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[147] the volunteer forces in the field has been found to be injudicious to the service, while promotions by seniority and appointments of meritorious privates have produced bravery, and stimulated to faithfulness. In the enlistment of new organizations the plan adopted of granting authority to officers to recruit companies has been found to be the best policy.

I also recommend that the Governor be authorized to form either by the acceptance of volunteers or by draft, in such parts of the State as he may deem expedient, a special corps of militia, to consist in due proportions of cavalry, artillery, and infantry, to be kept up to the full number of fifteen regiments, to be styled Minute Men, who shall be sworn and mustered into the service of the State for three years; who shall assemble for drill at such times and places as he may direct, who shall be clothed, armed, and equipped by the State, and paid when assembled for drill or called into service; and who shall at all times be liable to be called into immediate service for the defence of the State, independently of the remainder of the term enlisted for.

As this force would be subjected to sudden calls, the larger part of it should be organized in the counties adjoining our exposed border, and as the people of those counties have more personal interest in their protection, the recommendation is made to authorize the Governor to designate the parts of the State in which it shall be raised, and save the time and expense of transporting troops from remote parts of the State, and the subsistence and pay in going to and from the border. A body of men so organized will, it is believed, be effective to prevent raids and incursions.

The expenses of clothing, arming and equipping such a force cannot be correctly ascertained, but the Quartermaster-General has been directed to approximate estimates for your information, which will be independent of pay and subsistence.

The State should provide at least six four-gun batteries of field artillery, with all the modern improvements. The suggestion has been frequently made by more reflecting persons that the State should raise a force and keep it permanently in the field for her defense.

Apart from other considerations, it is to be observed that the expense of such a measure would be quite beyond the present ability of the State.

To raise and maintain an army of fifteen regiments (and any smaller force would be inadequate) would involve an annual expenditure of more than fifteen millions of dollars.

The plan which I have above proposed would, I think, give the State efficient protection, and if the Legislature should think fit to adopt it, the expense can be readily provided for by loan or otherwise.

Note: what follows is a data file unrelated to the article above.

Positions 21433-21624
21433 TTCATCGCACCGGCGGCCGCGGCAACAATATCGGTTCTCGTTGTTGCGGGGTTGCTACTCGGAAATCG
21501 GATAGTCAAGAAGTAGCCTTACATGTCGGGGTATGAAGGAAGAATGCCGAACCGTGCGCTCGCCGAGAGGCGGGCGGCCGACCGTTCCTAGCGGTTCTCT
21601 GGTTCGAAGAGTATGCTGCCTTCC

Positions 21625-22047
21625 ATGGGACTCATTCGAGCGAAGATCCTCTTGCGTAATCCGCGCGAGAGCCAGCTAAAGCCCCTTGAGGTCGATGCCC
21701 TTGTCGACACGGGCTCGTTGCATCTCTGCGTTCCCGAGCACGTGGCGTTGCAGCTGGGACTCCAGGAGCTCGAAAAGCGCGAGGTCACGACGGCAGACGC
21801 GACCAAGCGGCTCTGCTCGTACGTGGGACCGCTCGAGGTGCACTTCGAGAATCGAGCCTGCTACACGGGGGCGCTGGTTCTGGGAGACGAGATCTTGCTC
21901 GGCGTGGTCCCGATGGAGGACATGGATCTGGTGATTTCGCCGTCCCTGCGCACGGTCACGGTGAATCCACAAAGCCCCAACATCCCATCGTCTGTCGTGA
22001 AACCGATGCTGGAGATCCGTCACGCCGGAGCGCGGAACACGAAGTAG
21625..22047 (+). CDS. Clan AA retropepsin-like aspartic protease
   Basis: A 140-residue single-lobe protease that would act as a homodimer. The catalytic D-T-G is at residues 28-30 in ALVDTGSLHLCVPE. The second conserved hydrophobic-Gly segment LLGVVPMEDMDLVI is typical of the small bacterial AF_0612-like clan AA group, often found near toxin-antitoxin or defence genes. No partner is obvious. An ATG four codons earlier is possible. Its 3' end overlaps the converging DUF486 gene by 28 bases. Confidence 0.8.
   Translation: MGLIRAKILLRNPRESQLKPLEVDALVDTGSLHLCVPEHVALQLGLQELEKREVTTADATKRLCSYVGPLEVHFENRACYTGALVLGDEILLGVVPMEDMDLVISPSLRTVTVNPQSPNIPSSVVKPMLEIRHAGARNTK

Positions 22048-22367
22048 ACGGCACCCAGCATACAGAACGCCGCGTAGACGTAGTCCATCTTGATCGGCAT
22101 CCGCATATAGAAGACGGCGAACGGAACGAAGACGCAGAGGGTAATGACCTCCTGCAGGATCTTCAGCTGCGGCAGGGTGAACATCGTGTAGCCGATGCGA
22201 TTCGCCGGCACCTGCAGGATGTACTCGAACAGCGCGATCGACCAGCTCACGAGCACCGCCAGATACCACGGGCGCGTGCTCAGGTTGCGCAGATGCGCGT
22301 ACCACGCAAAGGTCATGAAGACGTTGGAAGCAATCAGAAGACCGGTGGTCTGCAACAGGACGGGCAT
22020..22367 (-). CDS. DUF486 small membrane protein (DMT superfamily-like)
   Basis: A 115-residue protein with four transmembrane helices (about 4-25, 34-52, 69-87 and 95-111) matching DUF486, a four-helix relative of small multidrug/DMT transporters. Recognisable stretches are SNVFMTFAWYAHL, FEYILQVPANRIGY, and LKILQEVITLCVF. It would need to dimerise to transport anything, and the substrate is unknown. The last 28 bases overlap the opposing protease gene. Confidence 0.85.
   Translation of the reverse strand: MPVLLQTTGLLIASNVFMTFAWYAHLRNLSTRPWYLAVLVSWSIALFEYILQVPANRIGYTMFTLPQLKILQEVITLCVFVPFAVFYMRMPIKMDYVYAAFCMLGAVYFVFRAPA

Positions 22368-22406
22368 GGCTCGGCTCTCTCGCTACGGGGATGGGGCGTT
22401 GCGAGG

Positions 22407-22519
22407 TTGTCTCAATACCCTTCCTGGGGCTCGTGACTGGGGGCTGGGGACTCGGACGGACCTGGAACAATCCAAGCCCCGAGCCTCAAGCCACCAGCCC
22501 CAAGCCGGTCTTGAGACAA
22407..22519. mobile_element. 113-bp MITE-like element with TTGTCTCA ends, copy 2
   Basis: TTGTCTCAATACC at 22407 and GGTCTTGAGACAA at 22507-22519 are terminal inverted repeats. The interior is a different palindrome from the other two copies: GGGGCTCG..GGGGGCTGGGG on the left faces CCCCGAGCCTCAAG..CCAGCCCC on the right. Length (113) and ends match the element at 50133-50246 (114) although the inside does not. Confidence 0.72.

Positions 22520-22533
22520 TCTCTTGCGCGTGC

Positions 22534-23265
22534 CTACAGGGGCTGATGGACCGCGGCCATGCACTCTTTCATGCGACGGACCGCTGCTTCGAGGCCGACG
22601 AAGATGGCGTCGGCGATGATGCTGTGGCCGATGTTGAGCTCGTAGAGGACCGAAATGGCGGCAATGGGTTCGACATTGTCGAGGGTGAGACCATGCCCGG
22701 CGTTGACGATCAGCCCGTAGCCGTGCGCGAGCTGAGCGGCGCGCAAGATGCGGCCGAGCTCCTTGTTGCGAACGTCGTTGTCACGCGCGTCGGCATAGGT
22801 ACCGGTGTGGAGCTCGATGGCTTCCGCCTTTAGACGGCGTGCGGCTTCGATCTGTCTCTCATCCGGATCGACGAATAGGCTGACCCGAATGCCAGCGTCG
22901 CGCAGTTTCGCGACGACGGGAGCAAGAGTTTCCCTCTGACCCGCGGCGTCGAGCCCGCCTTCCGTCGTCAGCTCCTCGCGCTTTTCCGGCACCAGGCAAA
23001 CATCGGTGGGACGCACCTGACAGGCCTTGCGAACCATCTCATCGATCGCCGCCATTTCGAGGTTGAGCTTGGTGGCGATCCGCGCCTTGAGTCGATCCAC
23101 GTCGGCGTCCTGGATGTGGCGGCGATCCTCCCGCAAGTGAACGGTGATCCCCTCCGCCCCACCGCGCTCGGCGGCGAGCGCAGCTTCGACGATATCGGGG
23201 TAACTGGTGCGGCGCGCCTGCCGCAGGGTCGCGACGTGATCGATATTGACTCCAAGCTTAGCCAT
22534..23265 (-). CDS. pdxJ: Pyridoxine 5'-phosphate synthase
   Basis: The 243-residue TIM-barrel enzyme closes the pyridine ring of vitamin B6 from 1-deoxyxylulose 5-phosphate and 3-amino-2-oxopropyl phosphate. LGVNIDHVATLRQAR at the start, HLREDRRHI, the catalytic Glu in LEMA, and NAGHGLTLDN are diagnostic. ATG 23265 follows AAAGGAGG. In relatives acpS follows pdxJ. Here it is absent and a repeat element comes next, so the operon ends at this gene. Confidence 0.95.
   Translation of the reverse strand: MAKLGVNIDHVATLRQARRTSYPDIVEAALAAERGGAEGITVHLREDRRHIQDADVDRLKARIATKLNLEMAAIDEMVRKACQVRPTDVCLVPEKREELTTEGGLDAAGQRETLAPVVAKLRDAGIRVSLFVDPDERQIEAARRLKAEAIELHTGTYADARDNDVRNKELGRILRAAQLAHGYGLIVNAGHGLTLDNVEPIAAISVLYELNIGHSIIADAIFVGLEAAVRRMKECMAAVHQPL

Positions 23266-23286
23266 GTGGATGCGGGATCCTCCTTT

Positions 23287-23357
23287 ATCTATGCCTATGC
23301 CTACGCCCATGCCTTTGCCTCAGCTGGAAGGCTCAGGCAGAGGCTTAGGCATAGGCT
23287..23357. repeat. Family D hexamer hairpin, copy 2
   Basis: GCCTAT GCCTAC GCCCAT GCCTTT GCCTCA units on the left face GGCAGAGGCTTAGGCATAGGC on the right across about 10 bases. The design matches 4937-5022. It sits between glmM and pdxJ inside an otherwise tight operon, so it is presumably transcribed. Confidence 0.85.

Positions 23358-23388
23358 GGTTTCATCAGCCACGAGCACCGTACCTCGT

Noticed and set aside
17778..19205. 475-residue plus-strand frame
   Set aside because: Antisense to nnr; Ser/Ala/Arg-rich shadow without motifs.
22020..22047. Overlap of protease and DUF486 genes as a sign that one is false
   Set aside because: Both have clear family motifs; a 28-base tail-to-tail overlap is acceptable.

Having an organized force under the control of the authorities of the State, and mustered into service for domestic protection, we would not, as heretofore, lose time in arranging for transportation and supplies with the National Government when it becomes necessary to call it into the field.

When thoroughly organized, it should be in all its appointments an army which could be increased from our enrollment of classified citizens.

The plan which I have above suggested is the result of the reflection and experience which I have had during the last three years, and I have felt it to be my duty to submit it for your consideration, for the purpose of providing for the effectual defence of the State.

If the Legislature should prefer the adoption of any other plan, more efficient and economical than that which I have herein proposed, it will give me pleasure to co-operate heartily in carrying it into effect.

In accordance with the act of March 4, 1864, I have appointed for the Eastern armies, Colonel F. Jordan as agent at Washington, and Lieutenant-Colonel James Gilliam as Assistant Agent at that place; and also for the Southwestern armies, Lieutenant-Colonel James Chamberlain as Agent at Nashville.

These agents are now actively engaged in the performance of their duties, and it is desirable that our people should be aware that a part of them consist in the gratuitous collection of all claims by Pennsylvania volunteers, or their legal representatives, on the State and National Governments.

Volunteers having claims on either of these Governments can have them collected through these agents without expense, and thus be secured from the extortions to which it is feared they have sometimes heretofore been subjected.

Having received information from the agents of the State that our sick and wounded were suffering greatly for the want of comforts and even necessaries, I have been recently compelled to call on the people to contribute supplies mainly in kind, for their relief; and it gives me pleasure to say that this appeal has been cheerfully responded to, as have been all my former appeals to the same end.

It seems impossible to exhaust the liberality of our generous people, when the well-being of our brave volunteers is in question.

In my special message of the thirtieth of April I stated the circumstances attending the advance, by banks and other corporations, of funds for the payment of the militia called out in 1863.

In consequence, the Legislature passed the act of May 4, 1864, authorizing a loan for the purpose of refunding, with interest, the amount thus advanced, in case that Congress should fail to make the necessary appropriation at its then current session.

I regret to say that Congress adjourned without making such appropriation. The balance in the Treasury being found sufficient to reimburse the funds so advanced without unduly diminishing the sinking fund, I have deemed it

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